6.06.2009

jeffrey simpson: no stoop is too low for the harper conservatives

This column by the Globe and Mail's Jeffrey Simpson doesn't break any new ground, but it's a good summary of the divisive, toxic nature Stephen Harper's Conservatives.
Stephen Harper has made two contributions to changing Canadian politics.

First, Mr. Harper reunited the right, driving the union of two parties to produce a strong and effective Conservative Party that has won two minority governments. Today, the Conservatives remain competitive with the Liberals, no mean feat in a recession.

Second, Mr. Harper introduced negative television advertising between elections as a staple of Conservative politics.

Parties had deployed attack ads, very personally aimed at other party leaders, during election campaigns. That they should now be featured between elections is Mr. Harper's contribution.

The ads are not universally popular, even in the Conservative caucus. Some MPs hear from Conservative constituents that they reinforce the party's image under Mr. Harper for thuggishness and excessive partisanship.

But Doug Finley, the party's national director, and Guy Giorno, the Prime Minister's chief-of-staff, tell squeamish MPs that the ads are "working" to frame negatively Liberal Leader Michael Ignatieff, just as the party's previous televised assault on former leader St├ęphane Dion framed him as a nerd and a weakling with crazy ideas.

The current ad campaign costs around $3-million. The ads appear on radio and television, with target "buys" on sports programs, including the Stanley Cup playoffs. Only a party that raises large sums of money can afford television ads between elections, and the Conservatives are the masters of fundraising.

The ads reflect the Harper idea/ideal that politics is a never-ending war in which no quarter is asked or taken. No stoop is really too low for the Harper Conservatives.

Read it here.

7 comments:

janfromthebruce said...

Didn't the liberals paint Stockwall Day the new leader of the CRAP party before an election cycle? Just wondering as I seem to remember before the election that they did that too.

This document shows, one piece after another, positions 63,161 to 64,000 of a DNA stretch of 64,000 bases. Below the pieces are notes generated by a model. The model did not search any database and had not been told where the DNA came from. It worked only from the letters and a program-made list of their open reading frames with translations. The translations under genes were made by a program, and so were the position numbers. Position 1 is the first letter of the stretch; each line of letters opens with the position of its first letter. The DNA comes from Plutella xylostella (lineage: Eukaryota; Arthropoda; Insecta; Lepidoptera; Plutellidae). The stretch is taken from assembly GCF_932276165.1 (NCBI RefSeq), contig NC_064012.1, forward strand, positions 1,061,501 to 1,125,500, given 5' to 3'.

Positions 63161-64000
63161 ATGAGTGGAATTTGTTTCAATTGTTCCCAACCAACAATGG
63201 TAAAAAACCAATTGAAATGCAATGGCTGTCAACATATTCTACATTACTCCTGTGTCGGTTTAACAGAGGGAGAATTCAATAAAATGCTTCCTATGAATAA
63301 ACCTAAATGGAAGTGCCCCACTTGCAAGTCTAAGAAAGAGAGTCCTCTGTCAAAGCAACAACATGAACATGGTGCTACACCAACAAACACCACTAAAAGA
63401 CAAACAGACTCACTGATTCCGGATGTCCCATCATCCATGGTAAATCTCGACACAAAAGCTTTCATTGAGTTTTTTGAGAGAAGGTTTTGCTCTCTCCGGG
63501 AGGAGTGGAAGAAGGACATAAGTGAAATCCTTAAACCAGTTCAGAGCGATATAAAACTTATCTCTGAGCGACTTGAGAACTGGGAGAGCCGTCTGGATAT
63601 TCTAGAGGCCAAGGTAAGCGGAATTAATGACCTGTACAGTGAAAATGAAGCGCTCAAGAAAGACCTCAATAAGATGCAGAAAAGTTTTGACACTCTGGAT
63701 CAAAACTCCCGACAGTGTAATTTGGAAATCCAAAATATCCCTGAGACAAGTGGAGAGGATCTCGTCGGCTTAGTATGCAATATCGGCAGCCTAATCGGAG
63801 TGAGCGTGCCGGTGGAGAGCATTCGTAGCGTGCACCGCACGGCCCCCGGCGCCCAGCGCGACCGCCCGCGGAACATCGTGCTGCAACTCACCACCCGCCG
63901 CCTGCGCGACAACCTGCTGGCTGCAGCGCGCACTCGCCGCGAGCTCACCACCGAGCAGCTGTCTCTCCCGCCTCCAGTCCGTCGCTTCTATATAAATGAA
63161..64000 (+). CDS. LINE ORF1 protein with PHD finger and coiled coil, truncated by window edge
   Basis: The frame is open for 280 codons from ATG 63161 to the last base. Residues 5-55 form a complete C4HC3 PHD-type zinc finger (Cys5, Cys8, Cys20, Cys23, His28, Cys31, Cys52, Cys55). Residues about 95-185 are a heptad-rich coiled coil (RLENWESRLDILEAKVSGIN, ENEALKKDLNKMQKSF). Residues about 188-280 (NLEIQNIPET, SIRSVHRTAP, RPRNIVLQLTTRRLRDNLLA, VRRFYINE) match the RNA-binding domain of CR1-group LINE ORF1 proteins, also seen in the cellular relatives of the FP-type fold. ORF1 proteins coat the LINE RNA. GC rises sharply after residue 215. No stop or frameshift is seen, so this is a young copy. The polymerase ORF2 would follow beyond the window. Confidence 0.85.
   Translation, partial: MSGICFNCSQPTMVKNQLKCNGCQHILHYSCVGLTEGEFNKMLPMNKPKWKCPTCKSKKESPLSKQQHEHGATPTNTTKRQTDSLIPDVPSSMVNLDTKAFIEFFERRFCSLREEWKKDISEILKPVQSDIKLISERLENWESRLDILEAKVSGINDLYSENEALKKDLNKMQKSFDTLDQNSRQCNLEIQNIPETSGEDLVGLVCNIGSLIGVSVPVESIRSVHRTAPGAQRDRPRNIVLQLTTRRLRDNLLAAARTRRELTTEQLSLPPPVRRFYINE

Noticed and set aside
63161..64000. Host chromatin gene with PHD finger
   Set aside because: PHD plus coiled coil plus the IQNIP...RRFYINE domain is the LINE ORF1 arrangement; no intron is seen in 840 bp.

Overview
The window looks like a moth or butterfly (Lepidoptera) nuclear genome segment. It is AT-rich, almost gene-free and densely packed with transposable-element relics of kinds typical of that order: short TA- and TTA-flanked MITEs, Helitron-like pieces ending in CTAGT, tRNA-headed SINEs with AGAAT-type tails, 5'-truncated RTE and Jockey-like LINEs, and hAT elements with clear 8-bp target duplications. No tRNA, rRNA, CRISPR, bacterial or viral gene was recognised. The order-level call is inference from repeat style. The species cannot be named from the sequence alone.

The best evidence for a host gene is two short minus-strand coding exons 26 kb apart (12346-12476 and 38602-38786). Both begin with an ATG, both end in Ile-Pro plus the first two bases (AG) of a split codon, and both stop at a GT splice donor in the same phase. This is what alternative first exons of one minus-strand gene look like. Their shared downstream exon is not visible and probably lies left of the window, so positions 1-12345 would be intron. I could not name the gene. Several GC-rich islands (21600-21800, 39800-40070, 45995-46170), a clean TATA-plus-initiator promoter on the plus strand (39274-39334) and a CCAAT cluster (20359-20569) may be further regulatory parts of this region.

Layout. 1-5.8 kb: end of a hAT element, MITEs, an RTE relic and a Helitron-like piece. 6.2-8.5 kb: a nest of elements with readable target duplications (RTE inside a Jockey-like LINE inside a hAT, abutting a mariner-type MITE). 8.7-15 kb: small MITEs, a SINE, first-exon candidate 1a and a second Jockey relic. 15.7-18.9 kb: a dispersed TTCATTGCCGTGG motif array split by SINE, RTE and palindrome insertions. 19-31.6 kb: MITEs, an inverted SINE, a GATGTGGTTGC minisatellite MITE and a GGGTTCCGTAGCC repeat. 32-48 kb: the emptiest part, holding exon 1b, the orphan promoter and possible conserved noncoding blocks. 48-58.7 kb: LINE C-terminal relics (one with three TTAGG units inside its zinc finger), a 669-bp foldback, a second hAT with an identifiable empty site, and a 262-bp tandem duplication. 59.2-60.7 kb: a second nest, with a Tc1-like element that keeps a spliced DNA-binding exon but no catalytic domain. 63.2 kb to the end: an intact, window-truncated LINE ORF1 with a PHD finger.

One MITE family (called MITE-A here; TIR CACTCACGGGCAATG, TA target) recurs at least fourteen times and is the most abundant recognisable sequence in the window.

L-girl said...

No idea. That was before my time in Canada.

Cornelia said...

The Harper and Kenney bunch has an extremely low level, as we are all well aware of...

M@ said...

Doug Finley and Guy Giorno are really just a couple of thugs in suits. No legitimate government would use hacks like that, because it would be beneath them. Sad.

But I don't think it's just negative TV ads -- it's the unceasing barrage of "they did it", this petulant inability to see anything in tones other than black and white (red and blue). Linda Keen? Liberal appointee, therefore wrong. Senate promises? The Liberals have more seats so they don't matter. And on and on.

It'll be nice when the grownups are in charge again in Canada -- I don't care what their party logo is, I just want a government I can respect again. I don't have to agree with them -- I just don't want to think their decisions are made based on childish, schoolyard motivations.

L-girl said...

It's definitely not only the attack ads, that's true. But for me, it's all about which logo has more influence, because I've seen that all the parties are selfish, partisan babies.

The Liberals are all about what's good for the Liberals. Sadly, having seen a bit of inside NDP politics through the war resisters campaign, I see that the NDP is no better. (Although at least they stand for something, unlike what I see from the Liberals.)

Idealistic Pragmatist would always say her biggest disappointment and frustration with Canadian politics was the extreme partisanship - everyone putting the party's interests over working together for the greater good. The longer I'm here, the more I see this is true.

I totally agree with you, M@, about the Conservatives' schoolyard bully mentality. I do think an Ignatieff government would be more adult. It does appear that way, anyway. Will we ever get a chance to find out???

Kim_in_TO said...

When we talk about negative advertising from the Tories, we should stop to remember one of the great moments in Canadian politics:
Jean Cretien attack ad

L-girl said...

Ah, so glad you posted that, Kim! In a long political discussion on this blog, before we moved to Canada, someone showed me that.